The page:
Protease-activated receptors: How proteases signal to cells

Fabien Schmidlin, Nigel W. Bunnett

Research output: Contribution to journalReview articlepeer-review


Certain proteases from the circulation, mast cells and elsewhere signal directly to cells by cleaving protease-activated receptors (PARs), members of a new subfamily of G-protein-coupled receptor. Cleavage exposes a tethered ligand domain that binds to and activates the cleaved receptors. Advances in the past year have improved our understanding of the molecular mechanisms of this signaling and how it is switched off. It is now recognized that PARs play important roles in 'emergency situations' - such as trauma, when there is generation or release of proteases - and are involved in coagulation, inflammation, pain, healing and protection. Selective antagonists or agonists of these receptors may be useful therapeutic agents for the treatment of human diseases.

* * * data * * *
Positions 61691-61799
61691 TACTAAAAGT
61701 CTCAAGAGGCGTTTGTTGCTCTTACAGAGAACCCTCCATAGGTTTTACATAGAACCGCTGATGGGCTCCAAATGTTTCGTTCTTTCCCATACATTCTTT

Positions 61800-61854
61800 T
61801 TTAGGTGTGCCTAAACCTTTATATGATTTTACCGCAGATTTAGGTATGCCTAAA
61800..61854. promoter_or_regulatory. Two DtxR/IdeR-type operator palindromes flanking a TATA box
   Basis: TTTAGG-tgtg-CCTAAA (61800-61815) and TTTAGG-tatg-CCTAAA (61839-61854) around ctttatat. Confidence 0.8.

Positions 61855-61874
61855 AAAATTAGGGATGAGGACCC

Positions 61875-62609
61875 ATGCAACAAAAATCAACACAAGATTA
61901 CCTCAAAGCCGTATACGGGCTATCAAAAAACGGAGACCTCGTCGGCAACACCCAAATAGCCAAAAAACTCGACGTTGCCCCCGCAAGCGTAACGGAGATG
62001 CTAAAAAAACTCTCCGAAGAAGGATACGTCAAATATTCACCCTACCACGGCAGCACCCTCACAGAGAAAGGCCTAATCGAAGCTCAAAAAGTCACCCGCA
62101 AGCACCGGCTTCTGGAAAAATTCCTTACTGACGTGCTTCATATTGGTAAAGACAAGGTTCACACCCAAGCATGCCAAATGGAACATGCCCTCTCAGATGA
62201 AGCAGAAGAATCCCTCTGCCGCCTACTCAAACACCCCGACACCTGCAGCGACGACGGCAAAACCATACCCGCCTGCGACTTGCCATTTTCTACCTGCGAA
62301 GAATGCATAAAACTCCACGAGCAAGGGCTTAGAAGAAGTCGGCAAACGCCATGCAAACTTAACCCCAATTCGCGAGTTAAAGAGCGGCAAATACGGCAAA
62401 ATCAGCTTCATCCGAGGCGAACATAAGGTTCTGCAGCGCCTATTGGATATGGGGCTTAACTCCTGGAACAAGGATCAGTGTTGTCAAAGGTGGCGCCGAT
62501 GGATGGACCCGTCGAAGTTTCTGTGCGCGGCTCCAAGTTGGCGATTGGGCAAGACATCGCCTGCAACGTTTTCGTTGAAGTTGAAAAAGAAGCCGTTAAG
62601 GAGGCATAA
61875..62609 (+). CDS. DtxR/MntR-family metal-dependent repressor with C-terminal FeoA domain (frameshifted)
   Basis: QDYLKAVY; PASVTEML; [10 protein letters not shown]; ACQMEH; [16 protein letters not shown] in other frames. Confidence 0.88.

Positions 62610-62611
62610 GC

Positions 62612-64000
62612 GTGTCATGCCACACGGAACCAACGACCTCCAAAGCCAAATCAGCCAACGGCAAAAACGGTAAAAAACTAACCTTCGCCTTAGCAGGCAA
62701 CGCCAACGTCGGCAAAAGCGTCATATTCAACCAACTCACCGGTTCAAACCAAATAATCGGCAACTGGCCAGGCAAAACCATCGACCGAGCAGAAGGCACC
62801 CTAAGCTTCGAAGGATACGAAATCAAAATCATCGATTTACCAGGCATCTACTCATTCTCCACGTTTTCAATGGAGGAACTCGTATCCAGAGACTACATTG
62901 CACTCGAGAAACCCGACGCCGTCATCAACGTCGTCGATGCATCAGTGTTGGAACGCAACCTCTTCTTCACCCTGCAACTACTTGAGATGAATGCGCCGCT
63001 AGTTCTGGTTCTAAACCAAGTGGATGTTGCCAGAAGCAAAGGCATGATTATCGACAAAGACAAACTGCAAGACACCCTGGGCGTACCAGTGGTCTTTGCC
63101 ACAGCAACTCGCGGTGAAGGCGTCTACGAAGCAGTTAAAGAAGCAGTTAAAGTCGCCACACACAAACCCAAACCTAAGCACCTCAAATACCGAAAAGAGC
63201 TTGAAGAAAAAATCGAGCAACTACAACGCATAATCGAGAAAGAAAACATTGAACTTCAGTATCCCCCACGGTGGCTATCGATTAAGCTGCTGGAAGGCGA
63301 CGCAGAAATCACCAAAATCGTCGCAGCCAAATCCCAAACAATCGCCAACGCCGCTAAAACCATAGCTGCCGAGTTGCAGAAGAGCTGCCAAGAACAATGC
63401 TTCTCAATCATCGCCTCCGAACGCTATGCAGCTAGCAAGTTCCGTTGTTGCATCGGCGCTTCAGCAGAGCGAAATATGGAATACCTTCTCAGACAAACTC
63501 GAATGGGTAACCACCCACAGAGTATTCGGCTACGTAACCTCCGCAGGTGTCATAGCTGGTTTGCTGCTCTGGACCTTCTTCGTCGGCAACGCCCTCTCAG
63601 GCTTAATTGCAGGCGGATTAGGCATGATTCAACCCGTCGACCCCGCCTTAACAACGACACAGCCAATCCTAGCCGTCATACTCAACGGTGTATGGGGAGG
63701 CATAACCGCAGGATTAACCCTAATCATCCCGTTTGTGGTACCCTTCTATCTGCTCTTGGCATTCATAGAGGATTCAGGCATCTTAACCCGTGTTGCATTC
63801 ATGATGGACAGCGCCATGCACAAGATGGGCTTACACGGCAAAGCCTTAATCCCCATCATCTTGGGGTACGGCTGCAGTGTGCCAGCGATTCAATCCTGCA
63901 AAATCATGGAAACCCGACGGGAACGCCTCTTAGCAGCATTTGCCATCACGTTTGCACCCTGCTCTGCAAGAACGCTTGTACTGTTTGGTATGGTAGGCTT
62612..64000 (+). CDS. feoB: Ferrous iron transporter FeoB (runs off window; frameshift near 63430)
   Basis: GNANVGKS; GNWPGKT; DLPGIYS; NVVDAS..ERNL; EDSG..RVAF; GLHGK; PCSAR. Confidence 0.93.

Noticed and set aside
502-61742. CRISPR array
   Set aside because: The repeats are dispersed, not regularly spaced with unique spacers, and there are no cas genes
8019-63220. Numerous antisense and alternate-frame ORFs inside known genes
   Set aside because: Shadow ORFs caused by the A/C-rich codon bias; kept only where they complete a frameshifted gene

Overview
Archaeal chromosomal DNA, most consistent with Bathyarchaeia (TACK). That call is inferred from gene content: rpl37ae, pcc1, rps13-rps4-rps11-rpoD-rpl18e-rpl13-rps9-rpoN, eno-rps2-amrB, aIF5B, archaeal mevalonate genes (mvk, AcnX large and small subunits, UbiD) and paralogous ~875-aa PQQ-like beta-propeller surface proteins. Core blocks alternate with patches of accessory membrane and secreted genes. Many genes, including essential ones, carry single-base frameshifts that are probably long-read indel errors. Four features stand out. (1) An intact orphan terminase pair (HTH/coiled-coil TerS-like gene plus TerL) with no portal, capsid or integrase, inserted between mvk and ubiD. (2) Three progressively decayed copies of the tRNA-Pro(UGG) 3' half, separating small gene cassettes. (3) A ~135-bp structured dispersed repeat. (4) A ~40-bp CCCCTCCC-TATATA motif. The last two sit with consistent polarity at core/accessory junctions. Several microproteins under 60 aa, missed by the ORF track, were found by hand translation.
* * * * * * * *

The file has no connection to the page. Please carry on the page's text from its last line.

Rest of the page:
Original languageEnglish (US)
Pages (from-to)575-582
Number of pages8
JournalCurrent Opinion in Pharmacology
Issue number6
StatePublished - Dec 1 2001


  • Inflammation
  • Molecular Medicine
  • Pharmacology
  • Protease-activated receptors
  • Proteases
  • Thrombin
  • Trypsin
  • Tryptase

ASJC Scopus subject areas

  • Pharmacology
  • Drug Discovery


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